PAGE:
July 21st is National Junk Food Day, a day to step away from our diets and healthy eating habits for just one day, in order to enjoy the foods we’ve been craving. The term “junk food” entered our lexicon in 1972. Coined by Michael F. Jacbson of the Center of Science in the Public Interest, it described foods whose “presence in the human body beyond a critical level is harmful”, or foods that “are perceived to have little or not nutritional value.” Typical junk foods include ready-to-eat meals, many fast food items, candy, alcohol, and carbonated beverages. But even foods with some nutritional value can be classified as junk food if they contain harmful levels of any number of ingredients, including salt, fat, and preservatives. Studies suggest that eating junk food can actually alter brain activity in a manner similar to other addictive substances, and that bad eating habits can even be passed from mother to child while a baby is in utero! With obesity and diabetes taking a firm hold over America’s populace, it has become increasingly clear that our nation needs to assess it’s addiction to junk food.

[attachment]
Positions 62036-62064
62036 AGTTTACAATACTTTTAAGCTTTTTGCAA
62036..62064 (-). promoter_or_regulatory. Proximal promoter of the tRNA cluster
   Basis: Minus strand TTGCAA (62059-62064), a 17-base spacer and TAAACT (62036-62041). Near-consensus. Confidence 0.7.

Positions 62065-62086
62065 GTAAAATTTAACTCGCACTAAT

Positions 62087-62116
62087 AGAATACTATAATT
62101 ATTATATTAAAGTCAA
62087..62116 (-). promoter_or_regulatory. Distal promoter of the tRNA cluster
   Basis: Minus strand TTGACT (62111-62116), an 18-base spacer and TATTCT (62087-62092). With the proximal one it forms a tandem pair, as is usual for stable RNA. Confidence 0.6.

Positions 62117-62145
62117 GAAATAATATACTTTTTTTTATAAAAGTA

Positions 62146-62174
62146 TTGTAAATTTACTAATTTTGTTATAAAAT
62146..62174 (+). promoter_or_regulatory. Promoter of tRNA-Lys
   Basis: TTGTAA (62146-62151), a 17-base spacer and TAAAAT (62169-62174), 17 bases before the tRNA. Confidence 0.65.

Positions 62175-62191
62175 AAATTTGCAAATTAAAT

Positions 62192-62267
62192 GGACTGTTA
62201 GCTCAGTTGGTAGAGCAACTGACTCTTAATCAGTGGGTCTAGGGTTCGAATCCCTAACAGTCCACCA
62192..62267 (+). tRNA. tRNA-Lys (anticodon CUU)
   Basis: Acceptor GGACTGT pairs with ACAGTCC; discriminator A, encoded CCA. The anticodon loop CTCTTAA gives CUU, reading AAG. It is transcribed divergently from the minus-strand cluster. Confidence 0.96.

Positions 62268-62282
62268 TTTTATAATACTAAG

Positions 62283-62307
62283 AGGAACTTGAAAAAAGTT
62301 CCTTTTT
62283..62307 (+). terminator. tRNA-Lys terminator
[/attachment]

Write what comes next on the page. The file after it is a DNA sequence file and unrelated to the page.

Like so many other kids my age, I grew up eating junk food, but always in moderation. This was before America had becomes so large, when an overweight child hadn’t yet become part of the normal landscape. In spite of our fig newtons, twinkles, potato chips, and soda, most of my family was always on the thin-to-average side — again, I attribute this to moderation. As I grew older I cut a lot of those junk food “snacks” out of my diet, but ended up replacing them with fast food and microwave-ready meals, which are often alarmingly high in sodium. And this is still a struggle for me every day: while I’m very good about paying attention to calorie consumption, I pretty much ignore the rest of the ingredients of whatever I’m eating. And Chris is the same way. One thing I’ll say for us though, is that we do know how to say no to ourselves. We rarely eat ice cream or drink milkshakes, if we want to eat fast food we choose the healthiest option available (holla’ Chick-fil-A), and we don’t do a lot of snacking at home. In fact, we usually plan out what we’re going to eat ahead of time, which includes getting our breakfast and lunch ready a night ahead of time. That way our temptations don’t lead us toward any unexpected junk food adventures.